Investigations and the disciplinary process

Once you become aware of a problem with an employee or you receive a complaint from another worker or a customer, you need to investigate the situation before you take any action.

The investigation is not part of the disciplinary process and this should be made clear to employees involved from the outset. It will only become a disciplinary issue once the investigation has been carried out and a conclusion reached as to whether formal action should be taken.

Wherever possible, the investigation should be carried by a Manager/ Supervisor or an external consultant who will not ultimately be involved in any disciplinary action.

The investigation officer should make an initial assessment of the facts with all those involved:

• What happened and when?
• Who was involved?
• Were the correct procedures followed?
• What were the consequences?
• Any personal issues that may have a bearing on the situation.

The individual who is the subject of the investigation should be informed personally, that an investigation is to take place and a summary of what the allegation/s is/are, this can be done in writing.

Depending on the incident being investigated, consideration may be given as to whether suspension is necessary.

Gathering Information

The investigating officer should request statements from all those involved. These should be signed and dated on each page. It is best practise to clarify the facts with witnesses and to ascertain further information by undertaking investigatory interviews.

It is also best practise, that the individual should be invited by letter to an investigatory meeting and have the option of being accompanied by a trade union representative or colleague for support (however it is not a statutory requirement to have the right of being accompanied at this stage of the process).

In preparation for these interviews the investigating officer should draft a list of questions based on the issues raised in the witness statements. The investigating should use these questions as a starting point but should probe further if additional issues are raised in response to questions.

Important – make detailed notes

The notes, must be written up after the interview, by the investigating officer. Following the interview the investigating officer should send a copy of the notes to the member of staff. The member of staff may highlight any anomalies or omissions in the notes but should not substantially change these. The notes should be returned and signed and dated on each page to the investigating officer.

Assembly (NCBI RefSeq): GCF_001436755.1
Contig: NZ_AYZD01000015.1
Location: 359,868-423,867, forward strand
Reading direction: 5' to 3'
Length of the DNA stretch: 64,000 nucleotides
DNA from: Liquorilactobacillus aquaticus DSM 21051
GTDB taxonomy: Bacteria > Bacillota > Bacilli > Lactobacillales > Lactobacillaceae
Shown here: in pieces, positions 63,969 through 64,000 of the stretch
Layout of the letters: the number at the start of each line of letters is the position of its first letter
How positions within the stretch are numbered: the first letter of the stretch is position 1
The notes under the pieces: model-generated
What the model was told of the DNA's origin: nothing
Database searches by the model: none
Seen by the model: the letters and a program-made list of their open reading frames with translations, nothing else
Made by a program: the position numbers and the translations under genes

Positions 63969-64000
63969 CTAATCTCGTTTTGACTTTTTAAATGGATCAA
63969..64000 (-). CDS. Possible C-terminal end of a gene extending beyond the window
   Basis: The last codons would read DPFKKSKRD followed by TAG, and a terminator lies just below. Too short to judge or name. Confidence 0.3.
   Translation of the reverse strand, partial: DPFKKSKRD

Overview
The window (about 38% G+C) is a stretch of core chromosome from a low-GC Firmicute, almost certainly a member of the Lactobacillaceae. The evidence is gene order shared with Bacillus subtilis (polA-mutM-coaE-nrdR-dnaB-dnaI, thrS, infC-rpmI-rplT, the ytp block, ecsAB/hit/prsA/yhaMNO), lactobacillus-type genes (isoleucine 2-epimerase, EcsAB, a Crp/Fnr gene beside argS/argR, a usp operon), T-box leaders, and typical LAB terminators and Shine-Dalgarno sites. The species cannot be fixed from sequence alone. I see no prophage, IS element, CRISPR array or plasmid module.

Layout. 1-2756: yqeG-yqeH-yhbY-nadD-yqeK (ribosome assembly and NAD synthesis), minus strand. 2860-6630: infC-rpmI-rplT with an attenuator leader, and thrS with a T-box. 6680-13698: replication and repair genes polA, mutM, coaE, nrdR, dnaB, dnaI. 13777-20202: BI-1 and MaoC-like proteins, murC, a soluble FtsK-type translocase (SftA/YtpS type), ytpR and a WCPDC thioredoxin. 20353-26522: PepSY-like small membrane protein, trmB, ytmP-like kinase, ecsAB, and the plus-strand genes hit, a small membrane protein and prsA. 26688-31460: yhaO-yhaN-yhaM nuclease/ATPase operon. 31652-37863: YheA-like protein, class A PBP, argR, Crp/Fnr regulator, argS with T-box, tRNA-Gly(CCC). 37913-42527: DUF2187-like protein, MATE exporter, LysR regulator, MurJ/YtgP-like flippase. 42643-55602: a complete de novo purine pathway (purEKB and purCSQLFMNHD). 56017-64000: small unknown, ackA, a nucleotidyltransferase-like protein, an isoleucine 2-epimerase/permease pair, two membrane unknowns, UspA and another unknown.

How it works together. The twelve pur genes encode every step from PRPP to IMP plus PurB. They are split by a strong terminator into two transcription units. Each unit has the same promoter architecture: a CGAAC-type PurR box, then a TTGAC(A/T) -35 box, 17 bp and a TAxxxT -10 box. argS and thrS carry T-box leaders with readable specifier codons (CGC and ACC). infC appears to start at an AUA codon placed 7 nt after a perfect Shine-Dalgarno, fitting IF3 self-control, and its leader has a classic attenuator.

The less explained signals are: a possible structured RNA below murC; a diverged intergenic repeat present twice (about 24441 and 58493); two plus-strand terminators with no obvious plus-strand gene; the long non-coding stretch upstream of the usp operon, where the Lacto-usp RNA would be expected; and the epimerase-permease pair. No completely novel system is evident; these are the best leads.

Information that is properly collated and analysed is key to any investigation. The investigating officer must ensure that they have a clear and through understanding of the documents.

When the investigation has been completed an investigatory report should be prepared, which should be detailed and logical including conclusions/recommendations based on the findings.

It is key that any investigation is undertaken without any undue delay. The investigating officer should ensure that all parties concerned are aware of what is happening and in the event of any delay, kept informed of the reason for the delay.

It is important for employers to handle disciplinary matters professionally, objectively and fairly. Where disciplinary proceedings lead to dismissal, the dismissed employee may be able to bring a claim for unfair dismissal to an employment tribunal. In these circumstances, if it is to succeed in defending the claim, the employer must be able to show not only that the misconduct in question was sufficient to justify the penalty of dismissal, but also that a fair procedure was followed. A fair investigation provides the backbone of a fair misconduct dismissal.

Deminos are able to carry out investigations throughout the UK.

Call us now on 020 7870 1090 to discuss your requirements.

Author chris swindells

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